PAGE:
Of course, that's a true disaster for the Republicans.  We can't have a government that does things well, they say.  People will start to want a government that does well all the time.

So, when a Democratic state senator had to resign over some campaign finance irregularities and was replaced in a special election by a special breed of know-nothing, the Republicans saw their chance.  They would simply discard the private option entirely, reject the money for upcoming years, and kick those people off their health insurance.

And they could do that.  All it takes to block acceptance of the money are nine seats in the Senate and 26 in the House; they have those numbers easily.  But can you imagine the ads their opponents will run next time out?

But it turns out that the Democrats have a few cards to play.  They could force the GOP to take the money by threatening to block other appropriations in the current session, which would shut down the state government.  Arkansas Republicans saw the damage done to their federal brethren last October, and apparently the prospect of schools, colleges, and state agencies shutting down is hard to swallow.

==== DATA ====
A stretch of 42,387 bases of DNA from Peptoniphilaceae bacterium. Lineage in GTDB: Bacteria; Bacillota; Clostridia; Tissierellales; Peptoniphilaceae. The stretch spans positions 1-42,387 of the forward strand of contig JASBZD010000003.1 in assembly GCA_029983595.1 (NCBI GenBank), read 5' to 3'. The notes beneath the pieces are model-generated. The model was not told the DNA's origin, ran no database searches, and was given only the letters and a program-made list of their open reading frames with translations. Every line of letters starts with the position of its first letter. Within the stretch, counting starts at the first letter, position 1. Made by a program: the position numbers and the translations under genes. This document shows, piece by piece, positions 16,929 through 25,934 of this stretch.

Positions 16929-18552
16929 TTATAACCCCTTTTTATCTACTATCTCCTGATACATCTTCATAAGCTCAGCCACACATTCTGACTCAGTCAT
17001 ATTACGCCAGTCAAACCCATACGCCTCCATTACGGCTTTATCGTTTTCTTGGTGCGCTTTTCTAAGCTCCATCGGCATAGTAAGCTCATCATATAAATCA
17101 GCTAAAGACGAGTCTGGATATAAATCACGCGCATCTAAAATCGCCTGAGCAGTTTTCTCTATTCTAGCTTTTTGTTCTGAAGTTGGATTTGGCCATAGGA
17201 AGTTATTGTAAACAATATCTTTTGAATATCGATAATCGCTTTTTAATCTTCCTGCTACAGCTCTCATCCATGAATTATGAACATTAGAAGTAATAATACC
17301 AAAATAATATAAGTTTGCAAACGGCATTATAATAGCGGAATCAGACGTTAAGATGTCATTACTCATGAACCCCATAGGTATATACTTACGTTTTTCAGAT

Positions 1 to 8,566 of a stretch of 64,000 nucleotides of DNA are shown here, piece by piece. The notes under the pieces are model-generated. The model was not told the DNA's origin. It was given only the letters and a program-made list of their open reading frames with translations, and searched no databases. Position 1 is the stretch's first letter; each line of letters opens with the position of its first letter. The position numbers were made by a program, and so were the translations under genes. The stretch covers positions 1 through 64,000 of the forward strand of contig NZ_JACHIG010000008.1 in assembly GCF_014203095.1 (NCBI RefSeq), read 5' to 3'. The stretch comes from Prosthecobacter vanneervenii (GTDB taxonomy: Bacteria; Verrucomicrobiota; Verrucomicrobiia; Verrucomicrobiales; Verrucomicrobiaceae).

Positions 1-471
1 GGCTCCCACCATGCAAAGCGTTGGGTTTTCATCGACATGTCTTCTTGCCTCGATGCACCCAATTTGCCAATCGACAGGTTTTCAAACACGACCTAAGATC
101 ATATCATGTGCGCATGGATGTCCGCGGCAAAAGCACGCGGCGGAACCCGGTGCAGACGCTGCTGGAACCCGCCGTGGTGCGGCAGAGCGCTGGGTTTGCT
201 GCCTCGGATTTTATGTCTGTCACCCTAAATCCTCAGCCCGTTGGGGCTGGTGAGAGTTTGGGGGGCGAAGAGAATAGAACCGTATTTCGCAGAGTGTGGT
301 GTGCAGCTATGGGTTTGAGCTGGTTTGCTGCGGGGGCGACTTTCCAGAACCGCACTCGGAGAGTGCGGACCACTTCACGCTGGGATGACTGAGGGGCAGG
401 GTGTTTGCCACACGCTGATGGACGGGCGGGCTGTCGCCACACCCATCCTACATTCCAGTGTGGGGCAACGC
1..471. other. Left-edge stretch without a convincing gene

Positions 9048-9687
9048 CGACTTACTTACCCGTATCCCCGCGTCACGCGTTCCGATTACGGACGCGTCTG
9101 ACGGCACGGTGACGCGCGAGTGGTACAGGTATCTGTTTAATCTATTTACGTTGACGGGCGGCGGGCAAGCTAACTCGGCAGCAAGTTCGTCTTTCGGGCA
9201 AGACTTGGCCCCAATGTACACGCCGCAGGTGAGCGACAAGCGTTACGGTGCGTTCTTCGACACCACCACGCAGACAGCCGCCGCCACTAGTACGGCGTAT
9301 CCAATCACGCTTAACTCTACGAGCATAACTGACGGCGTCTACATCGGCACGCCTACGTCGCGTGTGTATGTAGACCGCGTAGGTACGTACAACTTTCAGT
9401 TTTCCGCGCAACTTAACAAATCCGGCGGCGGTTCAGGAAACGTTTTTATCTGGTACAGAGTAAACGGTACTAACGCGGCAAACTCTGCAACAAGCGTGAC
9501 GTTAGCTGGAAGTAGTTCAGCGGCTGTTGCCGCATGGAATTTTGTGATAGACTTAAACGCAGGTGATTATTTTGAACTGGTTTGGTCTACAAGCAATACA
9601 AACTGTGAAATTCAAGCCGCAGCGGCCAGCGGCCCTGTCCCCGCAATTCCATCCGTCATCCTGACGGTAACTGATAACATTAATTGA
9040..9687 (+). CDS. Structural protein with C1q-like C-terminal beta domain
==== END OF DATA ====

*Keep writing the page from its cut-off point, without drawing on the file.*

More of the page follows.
So, instead of refusing the money outright, the GOP has decided that the real problem with this money is that the state is spending money to make people aware of the program.  Bear in mind, by the way, that the state gets the money it spends for that purpose from the federal government.  State Sen. Nate Bell, a (what else) Republican, is pushing an amendment to the appropriations bill that would do just that.  Bell isn't coy about his reasoning:

"[W]ithout active marketing, you probably get declining enrollment. ... In general, as a conservative, if I have the opportunity to reduce government spending in a program from what’s projected … I’m probably going to take that deal."